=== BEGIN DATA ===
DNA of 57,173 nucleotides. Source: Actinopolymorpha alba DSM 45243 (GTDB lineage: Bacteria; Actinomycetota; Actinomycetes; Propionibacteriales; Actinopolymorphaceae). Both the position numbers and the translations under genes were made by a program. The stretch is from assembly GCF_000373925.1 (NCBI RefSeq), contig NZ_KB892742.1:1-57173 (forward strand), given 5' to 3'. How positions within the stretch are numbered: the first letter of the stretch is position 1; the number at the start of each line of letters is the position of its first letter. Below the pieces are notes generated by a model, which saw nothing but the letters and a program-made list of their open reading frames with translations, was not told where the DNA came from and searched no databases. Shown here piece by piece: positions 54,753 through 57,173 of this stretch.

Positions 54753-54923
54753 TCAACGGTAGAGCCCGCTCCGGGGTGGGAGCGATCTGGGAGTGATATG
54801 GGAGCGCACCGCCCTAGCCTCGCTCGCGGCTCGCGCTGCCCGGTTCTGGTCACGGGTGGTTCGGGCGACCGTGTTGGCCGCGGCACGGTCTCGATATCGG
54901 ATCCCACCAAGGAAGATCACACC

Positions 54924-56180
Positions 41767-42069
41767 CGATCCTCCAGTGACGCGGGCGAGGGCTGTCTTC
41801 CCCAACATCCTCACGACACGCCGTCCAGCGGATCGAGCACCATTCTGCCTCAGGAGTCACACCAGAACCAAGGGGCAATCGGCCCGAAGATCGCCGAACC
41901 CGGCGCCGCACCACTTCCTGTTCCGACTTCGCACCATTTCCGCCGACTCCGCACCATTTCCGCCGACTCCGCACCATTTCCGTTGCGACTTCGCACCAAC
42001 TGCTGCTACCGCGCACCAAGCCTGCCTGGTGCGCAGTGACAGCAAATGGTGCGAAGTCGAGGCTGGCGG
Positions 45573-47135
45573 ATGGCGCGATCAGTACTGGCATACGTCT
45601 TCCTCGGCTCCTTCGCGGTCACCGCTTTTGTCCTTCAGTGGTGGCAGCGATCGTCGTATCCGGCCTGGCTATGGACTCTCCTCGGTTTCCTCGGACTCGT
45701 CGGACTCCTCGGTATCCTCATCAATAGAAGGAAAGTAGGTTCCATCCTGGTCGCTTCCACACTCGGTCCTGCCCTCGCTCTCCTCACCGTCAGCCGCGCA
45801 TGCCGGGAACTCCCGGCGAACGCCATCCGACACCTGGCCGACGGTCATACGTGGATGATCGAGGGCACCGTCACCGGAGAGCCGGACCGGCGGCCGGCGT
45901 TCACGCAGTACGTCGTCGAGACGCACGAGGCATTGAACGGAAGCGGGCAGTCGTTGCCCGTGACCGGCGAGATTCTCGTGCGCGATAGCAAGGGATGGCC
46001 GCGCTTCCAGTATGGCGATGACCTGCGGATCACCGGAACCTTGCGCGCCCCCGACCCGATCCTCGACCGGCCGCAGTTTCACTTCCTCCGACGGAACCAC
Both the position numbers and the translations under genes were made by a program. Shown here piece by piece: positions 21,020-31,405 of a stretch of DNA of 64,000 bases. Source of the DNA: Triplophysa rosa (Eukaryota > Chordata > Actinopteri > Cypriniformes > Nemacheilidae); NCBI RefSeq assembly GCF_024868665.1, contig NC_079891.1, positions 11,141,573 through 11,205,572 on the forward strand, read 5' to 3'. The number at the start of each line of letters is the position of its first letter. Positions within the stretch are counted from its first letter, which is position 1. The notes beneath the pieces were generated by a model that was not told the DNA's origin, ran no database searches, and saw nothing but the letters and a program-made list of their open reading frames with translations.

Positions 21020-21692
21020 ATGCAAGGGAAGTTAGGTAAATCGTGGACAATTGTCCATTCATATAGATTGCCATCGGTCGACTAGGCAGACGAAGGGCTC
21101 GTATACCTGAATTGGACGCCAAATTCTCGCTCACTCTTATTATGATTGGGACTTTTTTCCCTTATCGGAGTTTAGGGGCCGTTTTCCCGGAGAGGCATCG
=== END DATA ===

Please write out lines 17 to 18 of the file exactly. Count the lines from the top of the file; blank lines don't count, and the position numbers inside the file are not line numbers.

45901 TCACGCAGTACGTCGTCGAGACGCACGAGGCATTGAACGGAAGCGGGCAGTCGTTGCCCGTGACCGGCGAGATTCTCGTGCGCGATAGCAAGGGATGGCC
46001 GCGCTTCCAGTATGGCGATGACCTGCGGATCACCGGAACCTTGCGCGCCCCCGACCCGATCCTCGACCGGCCGCAGTTTCACTTCCTCCGACGGAACCAC